Despite the hectic pace of “entertaining the troops,” Frances Langford still found time to make movies. She appeared in such films as Dreaming Out Loud (1940—the first of several films starring the boys from Pine Ridge, Lum ‘n’ Abner), Too Many Girls (1940—with Lucille Ball and Desi Arnaz), and Swing It Soldier (1941—Frances plays twins, and the movie also features Hanley Stafford, Don Wilson, and Brenda [Blanche Stewart] and Cobina [Elvia Allman]!). For 1941’s All-American Co Ed, Langford dyed her brunette tresses blonde, and kept them that way for the rest of her career. Although Frances appeared in major motion pictures like Yankee Doodle Dandy (1942) and This is the Army (1943), most of her film appearances were in smaller B-musicals (several built around radio themes), including Follow the Band (1943), Cowboy in Manhattan (1943), Never a Dull Moment (1943), Career Girl (1944), Radio Stars on Parade (1945), People are Funny (1946), The Bamboo Blonde (1946), and Beat the Band (1947). Langford would close out the 1940s with a B-western, Deputy Marshal (1949), which bears the distinction of featuring actor Jon Hall (her real-life husband) as her leading man (it would be their only film together).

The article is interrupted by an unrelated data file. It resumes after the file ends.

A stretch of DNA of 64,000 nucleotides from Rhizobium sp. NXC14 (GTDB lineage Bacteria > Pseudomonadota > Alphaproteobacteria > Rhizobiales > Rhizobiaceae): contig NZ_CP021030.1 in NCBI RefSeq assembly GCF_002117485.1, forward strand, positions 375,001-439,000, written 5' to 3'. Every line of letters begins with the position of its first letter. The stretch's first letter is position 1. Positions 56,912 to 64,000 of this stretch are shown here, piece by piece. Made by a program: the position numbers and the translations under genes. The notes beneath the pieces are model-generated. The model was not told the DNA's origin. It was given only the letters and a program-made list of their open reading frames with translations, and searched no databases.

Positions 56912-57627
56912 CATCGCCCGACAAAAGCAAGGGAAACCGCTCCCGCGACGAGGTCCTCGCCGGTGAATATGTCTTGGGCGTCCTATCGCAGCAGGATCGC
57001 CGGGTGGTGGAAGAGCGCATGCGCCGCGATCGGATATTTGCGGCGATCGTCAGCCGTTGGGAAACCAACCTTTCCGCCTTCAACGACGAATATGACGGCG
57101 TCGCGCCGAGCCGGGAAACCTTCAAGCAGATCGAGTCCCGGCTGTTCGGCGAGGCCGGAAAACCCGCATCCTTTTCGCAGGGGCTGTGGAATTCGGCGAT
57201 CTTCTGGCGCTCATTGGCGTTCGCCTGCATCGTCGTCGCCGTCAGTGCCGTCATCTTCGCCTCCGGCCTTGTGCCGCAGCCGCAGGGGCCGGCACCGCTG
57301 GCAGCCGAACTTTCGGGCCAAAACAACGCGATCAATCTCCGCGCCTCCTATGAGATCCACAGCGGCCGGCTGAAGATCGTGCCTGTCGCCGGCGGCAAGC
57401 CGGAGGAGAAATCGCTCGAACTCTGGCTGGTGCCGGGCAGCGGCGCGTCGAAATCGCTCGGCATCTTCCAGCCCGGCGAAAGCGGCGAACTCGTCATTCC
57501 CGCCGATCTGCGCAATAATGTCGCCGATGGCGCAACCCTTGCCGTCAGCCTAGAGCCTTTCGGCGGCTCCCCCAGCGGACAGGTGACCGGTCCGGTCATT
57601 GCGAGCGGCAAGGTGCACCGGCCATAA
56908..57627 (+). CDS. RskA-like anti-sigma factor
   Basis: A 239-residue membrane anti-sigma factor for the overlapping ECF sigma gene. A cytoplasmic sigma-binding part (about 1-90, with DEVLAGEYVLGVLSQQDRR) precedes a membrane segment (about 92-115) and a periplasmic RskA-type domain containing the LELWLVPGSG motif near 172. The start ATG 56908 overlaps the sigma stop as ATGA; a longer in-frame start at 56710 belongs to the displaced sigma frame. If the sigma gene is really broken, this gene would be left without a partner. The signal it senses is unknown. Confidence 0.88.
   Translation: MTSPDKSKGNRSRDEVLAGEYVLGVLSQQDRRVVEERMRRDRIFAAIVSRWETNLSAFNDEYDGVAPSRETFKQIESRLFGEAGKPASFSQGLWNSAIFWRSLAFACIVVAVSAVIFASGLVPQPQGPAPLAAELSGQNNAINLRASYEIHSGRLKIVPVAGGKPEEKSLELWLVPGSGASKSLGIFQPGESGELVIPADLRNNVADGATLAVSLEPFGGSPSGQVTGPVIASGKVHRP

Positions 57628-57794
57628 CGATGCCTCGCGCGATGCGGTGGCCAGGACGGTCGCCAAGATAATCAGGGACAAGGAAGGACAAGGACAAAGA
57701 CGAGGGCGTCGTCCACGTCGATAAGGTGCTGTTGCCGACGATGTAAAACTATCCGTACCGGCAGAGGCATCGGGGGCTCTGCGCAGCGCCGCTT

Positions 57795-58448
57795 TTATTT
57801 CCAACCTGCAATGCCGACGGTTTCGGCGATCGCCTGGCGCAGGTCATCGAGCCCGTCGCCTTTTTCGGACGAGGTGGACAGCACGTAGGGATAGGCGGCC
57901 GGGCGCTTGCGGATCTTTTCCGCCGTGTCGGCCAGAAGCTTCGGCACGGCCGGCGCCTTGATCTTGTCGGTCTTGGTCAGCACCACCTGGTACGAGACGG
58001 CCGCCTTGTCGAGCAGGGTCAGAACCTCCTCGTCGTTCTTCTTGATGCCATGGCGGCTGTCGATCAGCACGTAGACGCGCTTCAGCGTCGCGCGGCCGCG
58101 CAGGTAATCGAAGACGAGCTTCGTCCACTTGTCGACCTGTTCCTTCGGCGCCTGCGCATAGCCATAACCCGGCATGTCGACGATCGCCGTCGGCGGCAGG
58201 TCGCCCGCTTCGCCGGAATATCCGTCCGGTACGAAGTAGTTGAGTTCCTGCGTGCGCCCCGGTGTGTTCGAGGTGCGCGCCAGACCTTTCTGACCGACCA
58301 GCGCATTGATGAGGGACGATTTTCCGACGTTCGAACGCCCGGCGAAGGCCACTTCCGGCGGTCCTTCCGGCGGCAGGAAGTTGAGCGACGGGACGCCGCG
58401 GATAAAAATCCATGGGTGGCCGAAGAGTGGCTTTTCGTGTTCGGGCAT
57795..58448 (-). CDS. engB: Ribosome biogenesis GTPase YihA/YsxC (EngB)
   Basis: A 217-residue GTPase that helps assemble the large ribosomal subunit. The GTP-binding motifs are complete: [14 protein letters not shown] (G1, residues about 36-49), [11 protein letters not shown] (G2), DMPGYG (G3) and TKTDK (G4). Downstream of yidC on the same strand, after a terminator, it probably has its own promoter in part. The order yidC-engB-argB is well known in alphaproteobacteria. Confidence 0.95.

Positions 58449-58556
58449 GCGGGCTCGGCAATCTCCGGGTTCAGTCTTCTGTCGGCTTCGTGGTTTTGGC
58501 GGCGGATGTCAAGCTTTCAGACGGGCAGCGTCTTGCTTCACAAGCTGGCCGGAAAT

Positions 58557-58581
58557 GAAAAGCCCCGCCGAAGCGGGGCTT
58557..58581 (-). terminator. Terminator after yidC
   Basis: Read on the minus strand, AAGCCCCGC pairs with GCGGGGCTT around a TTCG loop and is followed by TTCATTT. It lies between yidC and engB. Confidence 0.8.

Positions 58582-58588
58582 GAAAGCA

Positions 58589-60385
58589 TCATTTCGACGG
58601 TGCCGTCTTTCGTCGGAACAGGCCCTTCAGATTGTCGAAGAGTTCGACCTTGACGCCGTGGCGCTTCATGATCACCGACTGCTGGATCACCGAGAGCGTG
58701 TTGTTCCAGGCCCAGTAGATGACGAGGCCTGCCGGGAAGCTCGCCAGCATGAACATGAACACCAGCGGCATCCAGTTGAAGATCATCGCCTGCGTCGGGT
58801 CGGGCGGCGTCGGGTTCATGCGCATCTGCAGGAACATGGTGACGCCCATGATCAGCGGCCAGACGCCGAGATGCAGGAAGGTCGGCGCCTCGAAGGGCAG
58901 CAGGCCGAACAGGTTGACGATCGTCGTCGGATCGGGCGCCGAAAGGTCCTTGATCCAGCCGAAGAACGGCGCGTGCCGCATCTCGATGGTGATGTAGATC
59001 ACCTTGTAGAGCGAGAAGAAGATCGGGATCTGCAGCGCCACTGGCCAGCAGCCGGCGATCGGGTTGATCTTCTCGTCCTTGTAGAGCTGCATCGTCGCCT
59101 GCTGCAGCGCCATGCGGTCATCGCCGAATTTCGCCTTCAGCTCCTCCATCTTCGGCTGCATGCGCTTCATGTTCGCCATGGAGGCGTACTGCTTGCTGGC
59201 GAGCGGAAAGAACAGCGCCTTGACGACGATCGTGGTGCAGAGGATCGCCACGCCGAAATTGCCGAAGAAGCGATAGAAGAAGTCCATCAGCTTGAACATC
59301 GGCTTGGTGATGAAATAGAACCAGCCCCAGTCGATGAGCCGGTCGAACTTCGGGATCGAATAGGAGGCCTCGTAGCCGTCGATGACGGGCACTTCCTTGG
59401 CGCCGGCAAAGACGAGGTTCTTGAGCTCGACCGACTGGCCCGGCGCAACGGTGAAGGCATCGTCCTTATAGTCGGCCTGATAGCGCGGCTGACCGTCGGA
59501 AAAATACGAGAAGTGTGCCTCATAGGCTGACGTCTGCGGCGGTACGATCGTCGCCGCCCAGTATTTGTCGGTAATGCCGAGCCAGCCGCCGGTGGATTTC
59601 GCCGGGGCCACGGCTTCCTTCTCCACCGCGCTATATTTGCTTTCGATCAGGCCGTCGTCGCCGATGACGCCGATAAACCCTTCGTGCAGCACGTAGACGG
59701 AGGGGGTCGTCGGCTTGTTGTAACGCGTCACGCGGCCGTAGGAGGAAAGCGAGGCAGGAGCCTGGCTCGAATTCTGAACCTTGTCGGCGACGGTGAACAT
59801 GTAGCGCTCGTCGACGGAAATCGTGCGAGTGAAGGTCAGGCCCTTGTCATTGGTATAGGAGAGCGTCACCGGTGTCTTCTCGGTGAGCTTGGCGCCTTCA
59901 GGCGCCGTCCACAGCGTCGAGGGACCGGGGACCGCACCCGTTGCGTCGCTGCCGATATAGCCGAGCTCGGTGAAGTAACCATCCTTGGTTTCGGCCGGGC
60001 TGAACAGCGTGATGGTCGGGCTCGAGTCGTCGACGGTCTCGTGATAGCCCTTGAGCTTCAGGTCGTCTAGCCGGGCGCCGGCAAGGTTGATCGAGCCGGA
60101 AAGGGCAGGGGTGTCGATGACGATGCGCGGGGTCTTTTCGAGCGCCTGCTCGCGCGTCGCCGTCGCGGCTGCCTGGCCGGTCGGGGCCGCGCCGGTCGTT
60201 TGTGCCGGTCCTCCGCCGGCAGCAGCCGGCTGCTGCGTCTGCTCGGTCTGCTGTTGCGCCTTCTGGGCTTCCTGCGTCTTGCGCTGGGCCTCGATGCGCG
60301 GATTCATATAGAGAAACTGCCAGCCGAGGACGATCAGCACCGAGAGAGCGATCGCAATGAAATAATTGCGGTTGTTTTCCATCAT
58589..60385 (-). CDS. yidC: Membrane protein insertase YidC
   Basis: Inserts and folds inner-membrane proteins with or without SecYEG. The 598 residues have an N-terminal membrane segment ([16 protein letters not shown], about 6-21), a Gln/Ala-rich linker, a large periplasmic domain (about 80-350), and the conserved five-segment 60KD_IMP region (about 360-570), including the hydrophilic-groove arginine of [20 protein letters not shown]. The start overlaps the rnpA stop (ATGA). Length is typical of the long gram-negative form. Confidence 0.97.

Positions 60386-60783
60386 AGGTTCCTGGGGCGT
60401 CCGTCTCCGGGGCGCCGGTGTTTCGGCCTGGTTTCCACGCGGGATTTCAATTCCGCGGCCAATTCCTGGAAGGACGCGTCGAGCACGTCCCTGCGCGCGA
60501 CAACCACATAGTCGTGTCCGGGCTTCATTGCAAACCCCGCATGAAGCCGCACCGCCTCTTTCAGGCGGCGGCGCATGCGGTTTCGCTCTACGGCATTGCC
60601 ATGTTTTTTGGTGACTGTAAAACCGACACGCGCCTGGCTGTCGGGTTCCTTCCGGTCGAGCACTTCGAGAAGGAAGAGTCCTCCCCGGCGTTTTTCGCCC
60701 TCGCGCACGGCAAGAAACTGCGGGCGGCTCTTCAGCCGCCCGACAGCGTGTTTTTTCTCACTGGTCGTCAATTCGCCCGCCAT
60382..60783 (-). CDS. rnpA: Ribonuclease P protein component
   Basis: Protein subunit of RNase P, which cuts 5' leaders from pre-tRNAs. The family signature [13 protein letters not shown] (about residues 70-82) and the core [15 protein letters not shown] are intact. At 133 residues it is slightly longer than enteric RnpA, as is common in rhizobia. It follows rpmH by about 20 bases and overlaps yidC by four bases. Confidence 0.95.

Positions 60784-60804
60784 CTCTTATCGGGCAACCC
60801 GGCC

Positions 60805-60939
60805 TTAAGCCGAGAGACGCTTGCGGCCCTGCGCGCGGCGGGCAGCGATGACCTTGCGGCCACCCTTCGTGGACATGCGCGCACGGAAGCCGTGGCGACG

On radio, Frances Langford starred on The Chase and Sanborn Hour—a 1945 summer replacement for the popular program starring Edgar Bergen & Charlie McCarthy. Langford would headline another summer show in 1947, when George Burns & Gracie Allen took a break from Maxwell House Coffee Time. It was with Don Ameche on NBC’s The Drene Show (also known as Drene Time) in the fall of 1946, however, that Frances would play the radio role for which she’s best known today. Ameche and Langford would convulse listeners every week as “The Battling Bickersons.” After their show for Drene, the pair would join Frank Morgan for The Old Gold Show, which ran on CBS from 1947 to 1948. Despite the popularity of the Bickersons sketches, radio had a hard time turning their verbal squabbling into a regular series. There was a half-hour audition record made in 1948, and “The Bickersons” continued to be heard occasionally on the Bergen-McCarthy program (with Marsha Hunt replacing Frances as Blanche.) But in the summer of 1951, Langford reprised her role in a full CBS sitcom devoted to the couple, with Lew Parker replacing Ameche as John.